Many people regard New Year’s Resolutions with the same disdain they attribute to the much maligned fruitcake. I am a proponent of both. For several years now I have made the same New Year’s resolution and I do my best to keep it. I will take no bitterness into the New Year. Whatever has happened during the past twelve months that tends to sour my disposition, cause me pain and create separation, I resolve to let go. Whatever offenses I have suffered will not be dragged into the New Year. As the years pile up, keeping my resolution doesn’t get any easier.

Forgiveness is not as easy as it might sound. Partly it requires developing a thicker skin and realizing that I take far too many things personally. I need to lighten up. This is one of the concepts my friend, Dr. Monty Knight, discusses in his book, Balanced Living; Don’t Let Your Strengths Become Your Weaknesses. Continuing with Monty’s philosophy, I don’t have to go to every fight to which I am invited. That is a major concept. Let it go. Tom Newboult, a minister of religious education, once told me that sin is giving more importance to the moment than it is worth. In other words, don’t dwell in the negative. I think Tom hit the nail on the head. What a great concept!

Turning a negative into a positive is another methodology for dealing with difficult situations. Since I administered a not-for-profit agency for most of my career, I am often attacked with, “Well, Mitch, you are just an idealist.” My reply is, “Thank you. I hope so.” The main thing about forgiveness for those of us who are Christian to remember is that we are able to forgive because we have been forgiven.

Susan Sparks in her book, Laugh Your Way to Grace, suggests that we rediscover the power of humor. She maintains that we take ourselves far too seriously. We need to repackage some of the comments that cause us pain.

Bitterness is a terrible task master. It will ruin your life and suck all the goodness you receive into a dark hole. I recommend a proactive approach. Go on an active campaign to make those around you glad that you are there. Build them up by helping them feel good about themselves. Say something nice. Compliment her or him in a real genuine way. Call the person by name. Offer a specific compliment about a real accomplishment. On the other hand when you receive a compliment acknowledge it graciously with a simple “thank you.” In my book, Christian Civility in an Uncivil World, I discuss the power of words, but I am by no means the first to come to that conclusion. The psalmist said, “Let the words of my mouth and the meditations of my heart be acceptable unto thee, oh God, my strength and my redeemer.”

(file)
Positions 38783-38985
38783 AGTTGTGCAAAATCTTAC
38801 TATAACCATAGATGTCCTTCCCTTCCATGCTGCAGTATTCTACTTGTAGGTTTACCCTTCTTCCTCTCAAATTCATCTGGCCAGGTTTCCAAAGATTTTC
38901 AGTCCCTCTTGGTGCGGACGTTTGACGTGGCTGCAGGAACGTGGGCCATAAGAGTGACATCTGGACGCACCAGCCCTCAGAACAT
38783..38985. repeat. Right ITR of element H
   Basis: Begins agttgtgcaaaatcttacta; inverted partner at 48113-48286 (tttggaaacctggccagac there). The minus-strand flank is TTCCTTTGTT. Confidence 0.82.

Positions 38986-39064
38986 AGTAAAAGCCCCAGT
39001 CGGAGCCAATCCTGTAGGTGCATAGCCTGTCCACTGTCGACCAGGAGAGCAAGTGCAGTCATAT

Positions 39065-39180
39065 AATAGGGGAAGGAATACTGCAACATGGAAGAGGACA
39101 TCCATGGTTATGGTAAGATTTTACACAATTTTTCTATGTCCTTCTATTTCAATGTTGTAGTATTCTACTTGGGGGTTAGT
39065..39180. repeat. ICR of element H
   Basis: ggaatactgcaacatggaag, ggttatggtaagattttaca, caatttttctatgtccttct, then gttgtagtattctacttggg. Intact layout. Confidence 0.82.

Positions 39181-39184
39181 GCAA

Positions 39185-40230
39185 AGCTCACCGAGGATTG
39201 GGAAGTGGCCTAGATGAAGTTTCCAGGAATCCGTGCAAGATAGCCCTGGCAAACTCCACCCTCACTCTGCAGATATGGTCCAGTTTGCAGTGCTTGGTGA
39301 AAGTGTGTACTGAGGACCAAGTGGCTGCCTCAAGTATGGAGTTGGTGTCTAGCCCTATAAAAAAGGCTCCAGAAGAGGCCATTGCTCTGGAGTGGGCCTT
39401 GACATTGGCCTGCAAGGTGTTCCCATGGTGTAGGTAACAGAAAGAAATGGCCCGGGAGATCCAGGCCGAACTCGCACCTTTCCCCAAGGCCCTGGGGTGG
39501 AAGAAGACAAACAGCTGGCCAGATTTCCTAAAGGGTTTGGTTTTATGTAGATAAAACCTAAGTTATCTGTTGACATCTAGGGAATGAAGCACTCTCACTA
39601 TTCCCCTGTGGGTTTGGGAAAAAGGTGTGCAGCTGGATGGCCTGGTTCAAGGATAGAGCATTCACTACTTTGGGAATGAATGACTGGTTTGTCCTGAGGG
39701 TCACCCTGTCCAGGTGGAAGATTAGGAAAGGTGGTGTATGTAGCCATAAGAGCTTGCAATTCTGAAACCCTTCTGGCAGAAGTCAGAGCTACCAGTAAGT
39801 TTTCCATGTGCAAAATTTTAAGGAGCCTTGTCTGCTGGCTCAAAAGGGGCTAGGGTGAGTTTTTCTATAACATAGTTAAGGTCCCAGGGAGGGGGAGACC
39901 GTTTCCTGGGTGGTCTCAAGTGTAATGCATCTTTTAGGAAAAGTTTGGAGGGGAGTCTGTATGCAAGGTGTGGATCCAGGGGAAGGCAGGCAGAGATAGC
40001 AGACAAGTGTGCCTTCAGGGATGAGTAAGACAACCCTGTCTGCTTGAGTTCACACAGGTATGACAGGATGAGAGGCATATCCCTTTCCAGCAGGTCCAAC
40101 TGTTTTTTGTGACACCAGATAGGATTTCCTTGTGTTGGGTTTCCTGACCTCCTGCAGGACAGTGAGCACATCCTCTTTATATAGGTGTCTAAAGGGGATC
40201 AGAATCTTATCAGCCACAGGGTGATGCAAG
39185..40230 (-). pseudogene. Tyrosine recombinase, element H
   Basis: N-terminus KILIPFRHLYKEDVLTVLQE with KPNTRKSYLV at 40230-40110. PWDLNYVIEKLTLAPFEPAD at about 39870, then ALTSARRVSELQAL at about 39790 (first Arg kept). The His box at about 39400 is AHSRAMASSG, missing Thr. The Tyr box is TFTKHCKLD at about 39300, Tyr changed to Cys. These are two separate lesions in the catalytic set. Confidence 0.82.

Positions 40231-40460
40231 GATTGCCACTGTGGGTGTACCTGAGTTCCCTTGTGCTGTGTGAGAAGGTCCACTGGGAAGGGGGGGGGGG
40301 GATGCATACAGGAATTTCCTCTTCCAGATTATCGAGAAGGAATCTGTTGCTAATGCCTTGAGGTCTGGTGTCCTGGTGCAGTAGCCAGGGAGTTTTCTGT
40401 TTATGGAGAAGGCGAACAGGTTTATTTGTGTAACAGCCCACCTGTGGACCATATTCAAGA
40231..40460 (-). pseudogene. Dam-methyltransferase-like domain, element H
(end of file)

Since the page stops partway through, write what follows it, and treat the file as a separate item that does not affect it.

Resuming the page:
Dr. Arthur Caliandro gets right to the heart of the matter with a three word solution. “Life is now.” That statement is stunning in its simplicity. Live in the present. Don’t drag past hurts into today. I was part of a vivid demonstration of this principle. We were planning one of the annual John Hamrick Lectures while Dr. John was still living. A potential speaker was being considered. I called the speaker to extend an invitation. He told me that because he and Dr. Hamrick had been involved on opposite sides of a controversy, he would only come if Dr. Hamrick approved. When I told Dr. Hamrick of my conversation he didn’t hesitate. “That was then. This is now.” Wow!

I make no claim that getting rid of bitterness is an easy task. You and I have experienced great hurts. Unfortunately we have also inflicted great hurts. I know that I am in the process of becoming and that God is not finished with me. Practicing my resolution of taking no bitterness into the New Year has helped me live a more productive, less stressful life. I believe you will experience the same happy results if you give it a try. It will not be easy, but it is worth the effort.

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The Autumn of Our Discontent – Rev. Matt Sapp* – Heritage Fellowship Baptist Church

Now is the autumn of our discontent. On this second day of fall, Colin Kaepernick and countless other athletes are kneeling during the national anthem. More African-Americans have inexplicably been killed by police bullets. Bombs are going off in New York City. And protests are disrupting life in Charlotte and have at times turned violent.

As bombs go off in New York we’re forced again to grapple with challenging conversations surrounding Muslims and immigrants. And, sadly, much of the political and religious rhetoric surrounding all of the events of the last week betrays an unsettling level of prejudice and seems specifically calculated to prey upon our fears.